unaccompanied by spending cuts as an appropriate way to restrain the growth of
government (Buchanan 1976; Brennan and Buchanan 1977, 1979).8 Subsequent
research is mixed on whether tax-limitation initiatives such as Proposition 13 succeeded
in the long run in holding down government spending (Abrams and Dougan
1986; Sherwood-Call 1987; Matsusaka 1995). However, it is important that at a
critical time in the late 1970s, an economist well known for his commitment to a
balanced-budget rule also endorsed Proposition 13–style tax cuts as a way of forcing
action to restrain the growth of government. Buchanan’s endorsement was an important
step in making the starve-the-beast theory an idea to be taken seriously, not
simply a populist slogan.
In the 1980s, public-choice theory developed the idea that a conservative gov-ernment might intentionally increase the national debt through tax cuts in order to bind the hands of a subsequent liberal government (Persson and Svensson 1989;
Alesina and Tabellini 1990; Pettersson-Lidbom 2001). More of the budget would
have to be used for interest payments, thereby precluding a liberal government from
spending as much as it would like on consumption. It has also been argued that a
conservative government prefers inefficient tax systems in order to restrain a future
liberal government’s ability to raise revenue to finance new spending (Becker and
Mulligan 2003)." Full text here: http://www.independent.org/pdf/tir/tir_12_01_01_bartlett.pdf

Maybe we should name a deficit after him? Or name a tax increase on the wealthy in his honor?

Because if there was the money, we'd pursue shovel-ready projects instead of new medical transfer programs.

No, when it is a deficit, it is the kids money, not yours.


That's easy. . . Drastically reduce expenditures instead of continually increasing expenditures. GOVT needs to spend far less . . . Far, far less.


I suggest that, rather than rely upon Bruce Bartlett's interpretation of Jim Buchanan, you read Buchanan for yourself. I do not at the moment recall any specifics from Buchanan-Wagner (1977) or Brennan-Buchanan (1980) that speaks to the Proposition 13 question (or to starve-the-beast) - although I will point out that analysis of state-governemt spending and borrowing must take account of the fact that, unlike Uncle Sam spending and borrowing, U.S. states have no power to monetize their debts.

But Buchanan was from early on, as I read him, suspicious of "starve-the-beast" arguments. See, for example, his 1976 JPE article "Barro on the Ricardian Equivalence Theorem." Jim concludes that article by saying that "With public as with private finance, the very creation of debt suggests that borrowers desire to accelerate spending."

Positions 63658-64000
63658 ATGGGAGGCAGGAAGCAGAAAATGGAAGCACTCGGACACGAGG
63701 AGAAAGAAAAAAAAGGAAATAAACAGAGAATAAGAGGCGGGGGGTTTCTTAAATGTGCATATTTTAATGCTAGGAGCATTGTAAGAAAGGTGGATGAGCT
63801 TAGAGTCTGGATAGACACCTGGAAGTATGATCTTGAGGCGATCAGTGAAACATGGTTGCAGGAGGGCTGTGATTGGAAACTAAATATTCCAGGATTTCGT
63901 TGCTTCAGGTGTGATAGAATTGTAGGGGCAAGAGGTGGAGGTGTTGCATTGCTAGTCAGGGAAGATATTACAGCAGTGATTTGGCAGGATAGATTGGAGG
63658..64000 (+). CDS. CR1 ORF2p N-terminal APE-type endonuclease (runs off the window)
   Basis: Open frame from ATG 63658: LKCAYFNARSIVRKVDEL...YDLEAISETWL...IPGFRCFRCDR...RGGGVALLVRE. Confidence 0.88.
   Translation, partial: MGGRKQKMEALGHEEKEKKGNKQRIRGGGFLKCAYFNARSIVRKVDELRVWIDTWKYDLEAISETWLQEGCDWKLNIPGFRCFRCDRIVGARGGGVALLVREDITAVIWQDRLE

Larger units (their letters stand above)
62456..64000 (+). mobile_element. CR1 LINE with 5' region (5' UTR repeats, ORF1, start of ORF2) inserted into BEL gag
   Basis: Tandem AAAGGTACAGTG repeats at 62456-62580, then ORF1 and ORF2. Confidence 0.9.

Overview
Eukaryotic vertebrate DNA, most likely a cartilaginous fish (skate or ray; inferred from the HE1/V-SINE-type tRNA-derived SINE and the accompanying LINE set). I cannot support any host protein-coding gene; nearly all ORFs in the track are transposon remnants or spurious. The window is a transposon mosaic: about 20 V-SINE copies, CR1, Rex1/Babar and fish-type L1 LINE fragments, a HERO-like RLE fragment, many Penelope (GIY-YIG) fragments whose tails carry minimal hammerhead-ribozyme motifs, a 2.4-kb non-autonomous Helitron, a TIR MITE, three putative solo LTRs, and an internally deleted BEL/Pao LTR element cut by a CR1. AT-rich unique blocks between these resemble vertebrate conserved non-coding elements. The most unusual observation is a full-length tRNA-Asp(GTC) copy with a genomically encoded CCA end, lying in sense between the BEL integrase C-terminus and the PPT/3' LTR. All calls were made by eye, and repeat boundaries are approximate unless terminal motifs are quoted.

More generally, if Buchanan were a champion of starve-the-beast, then he would not have spent so much time and effort in pursuit of a balanced-budget amendment; he would have instead pursued, at the national as well as a the state level, restraints on government spending.

One more point in response to Bill who accuses - I believe on weak evidence - Jim Buchanan of having been a proponent of the starve-the-beast hypothesis. Despite Bruce Bartlett's claim (if I read Bruce correctly), the Buchanan-Wagner thesis as expressed in their 1977 book, Democracy in Deficit, suggests that Buchanan REJECTED the starve-the-beast hypothesis. That hypothesis says that forced reductions in tax receipts will oblige government to reduce spending. Buchanan and Wagner, in contrast, argue that the ability of government to borrow without any real constraints causes spending to be higher than is appropriate (or higher than it would be if government were required to balance its annual budget).

Buchanan and Wagner understood well that, in the absence of any real pressure on government to balance its budget, voters and politicians today will keep tax receipts consistently BELOW spending (or, if you prefer, spending consistently above tax receipts). There's nothing in this hypothesis - and certainly nothing that I recall from Democracy in Deficit (or any other of Jim's voluminous works [not all of which I've read]) - that suggests that tax-receipt reductions are a means of keeping spending lower than otherwise. Quite the contrary, I believe.

For what it's worth, just from watching those Buchanan/Musgrave CESifo debates about the role of the state, Buchanan came across as highly thoughtful and reiterated time and again the importance of what I'll (awkwardly) paraphrase as the importance of the moral-societal backdrop of assumptions undergirding any economic system, and stressed repeatedly that if people lose that sense of moral coherence and implicit sense of community trust that enables the low overhead transacting (and so on) that we like about markets (along with the sense of duty that would impel one not to freeload on the state), then the game is lost.

I haven't read the collected works so I don't know if there's some incriminating quote somewhere that Bartlett and the original commenter nail him on, but at least to this viewer/reader he didn't come across at all as a guy who'd encourage planting what would in effect be a time bomb.

Regardless of how Buchanan felt about starve-the-beast thinking, events subsequent to the writing of Democracy in Deficit showed that starve-the-beast and supply side economics were a greater threat to balanced budgets than Keynesian economics.


You should directly address the quotations and citations in Bartlett's article about Buchanan's position on Prop 13 and Bartlett's other points: